August 23, 2021 | Erin Bluvas, email@example.com
Just one year after epidemiology professor Jihong Liu established the Maternal and Child Health (MCH) Catalyst Program with a $450,000 grant from the Health Resources & Services Administration, the program has already launched a graduate scholars program, MCH-focused poster and abstract competitions and an MCH graduate certificate.
With an additional $775,000 grant from HRSA, Liu and her team will develop the UofSC MCH Leadership, Education, and Advancement in Undergraduate Pathways (LEAP) training program to support undergraduate students from underserved or under-represented backgrounds. Over the next five years, the LEAP program will recruit and provide individual mentoring/academic support to 150 undergraduate trainees while enhancing their knowledge, skills and interest in MCH-related graduate programs and healthcare professions.
“We desperately need to increase our public health work force to address the growing and emerging public health challenges we face in South Carolina and beyond,” says Thomas Chandler, Dean of the Arnold School. “I am particularly excited about the addition of this undergraduate program because it will help us recruit talented and well-trained students into the field and support them as they become the next generation of public health leaders.”
“South Carolina residents are racially diverse with 27 percent of the population living in rural areas. The state has many maternal and child health disparities, yet our public health and healthcare workforce is primarily White, aging, and not representative of the populations served,” adds Liu. “Our goal with the LEAP program is to help bridge the transition of students from underserved or under-represented backgrounds to graduate education in MCH or public health and healthcare professional jobs.”
Building on the MCH program’s interdisciplinary approach, LEAP will partner with groups outside the Arnold School (e.g., student services offices, academic departments, state organizations) to recruit and support trainees. They will work closely with the Arnold School’s Office of Undergraduate Services (led by associate dean Sara Corwin), which oversees the education of nearly 2,400 bachelor’s students – the largest undergraduate program in the U.S. among schools of public health.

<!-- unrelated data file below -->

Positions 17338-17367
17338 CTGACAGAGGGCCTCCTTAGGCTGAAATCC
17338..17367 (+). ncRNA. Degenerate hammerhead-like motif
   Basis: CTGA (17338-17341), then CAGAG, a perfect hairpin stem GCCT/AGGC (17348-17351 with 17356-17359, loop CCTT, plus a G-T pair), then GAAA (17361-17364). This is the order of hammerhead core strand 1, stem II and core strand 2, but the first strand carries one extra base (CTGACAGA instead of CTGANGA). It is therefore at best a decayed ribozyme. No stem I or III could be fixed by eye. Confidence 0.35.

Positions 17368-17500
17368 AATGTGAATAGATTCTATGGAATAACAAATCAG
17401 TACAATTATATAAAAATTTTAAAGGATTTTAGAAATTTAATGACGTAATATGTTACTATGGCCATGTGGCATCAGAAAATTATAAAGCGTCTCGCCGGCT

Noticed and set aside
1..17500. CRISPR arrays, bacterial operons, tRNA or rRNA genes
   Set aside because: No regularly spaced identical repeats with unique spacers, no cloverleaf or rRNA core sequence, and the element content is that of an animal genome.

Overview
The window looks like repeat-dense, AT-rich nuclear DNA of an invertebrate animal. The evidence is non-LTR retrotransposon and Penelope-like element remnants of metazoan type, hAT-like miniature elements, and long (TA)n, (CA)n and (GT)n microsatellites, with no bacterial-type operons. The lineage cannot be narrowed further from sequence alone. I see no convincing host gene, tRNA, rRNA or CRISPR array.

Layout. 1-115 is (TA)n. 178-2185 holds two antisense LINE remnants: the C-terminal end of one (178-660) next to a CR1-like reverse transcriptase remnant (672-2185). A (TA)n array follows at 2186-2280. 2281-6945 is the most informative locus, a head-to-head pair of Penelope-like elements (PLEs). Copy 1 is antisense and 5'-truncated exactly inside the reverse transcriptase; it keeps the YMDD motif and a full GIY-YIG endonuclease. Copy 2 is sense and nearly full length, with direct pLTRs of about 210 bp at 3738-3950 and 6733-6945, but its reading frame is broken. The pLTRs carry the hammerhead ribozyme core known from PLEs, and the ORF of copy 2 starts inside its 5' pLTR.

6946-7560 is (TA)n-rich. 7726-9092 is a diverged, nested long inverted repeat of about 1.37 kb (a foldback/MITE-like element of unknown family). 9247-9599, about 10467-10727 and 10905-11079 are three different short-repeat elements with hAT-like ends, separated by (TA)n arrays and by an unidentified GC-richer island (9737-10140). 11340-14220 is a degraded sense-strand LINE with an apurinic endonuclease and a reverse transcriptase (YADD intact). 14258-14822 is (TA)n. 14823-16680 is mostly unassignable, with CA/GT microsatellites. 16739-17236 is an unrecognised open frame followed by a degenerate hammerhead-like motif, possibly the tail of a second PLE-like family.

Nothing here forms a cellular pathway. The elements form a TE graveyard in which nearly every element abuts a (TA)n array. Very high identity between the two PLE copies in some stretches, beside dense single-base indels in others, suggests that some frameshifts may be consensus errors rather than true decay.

The larger MCH Catalyst Training Program already links 40 MCH faculty experts from five departments with researchers from across the health sciences and the university. Through the program’s diverse collaborations and partnerships, students will have access to opportunities in the areas of experiential learning, professional development, cultural/linguistic competence and responsiveness, and more.
Eligible trainees include undergraduate students who self-identify as African American/Black or Hispanic/Latinx, are first generation students who attend college, or come from low-income families regardless of race/ethnicity. Program content/activities for LEAP students will be interdisciplinary in nature, offered through multiple/mixed modalities, integrated into existing degree requirements/courses, and include regular seminars and an annual summit. Students who commit to medium- to longer-term tracks in the program will receive scholarship funds.
One of the biggest perks of the LEAP program is the opportunity for mentorship by faculty who represent a diverse range of expertise and backgrounds. As project director, Liu not only has extensive experience in MCH research and programming, she employs a health equity approach to both local and global collaborations. Monique Brown, assistant professor of epidemiology and deputy director for the program, has published widely in the areas of HIV intervention and prevention; childhood trauma; social, behavioral and mental health; and aging. Other faculty mentors include associate professor of health promotion, education and behavior Lucy Ingram, assistant professor of health services policy and management Bankole Olatosi, clinical associate professor of epidemiology and director of the Consortium for Latino Immigration Studies Myriam Torres, and associate professor of athletic training/exercise science and Associate Dean for Diversity, Equity and Inclusion Toni Torres-McGehee.
Maternal and Child Health Catalyst Program recognizes undergraduate, graduate student winners of iPoster and abstract competitions
Arnold School’s Maternal and Child Health Public Health Catalyst Program selects inaugural Maternal and Child Health Graduate Scholars
Jihong Liu wins grant to advance Arnold School training and curriculum in maternal and child health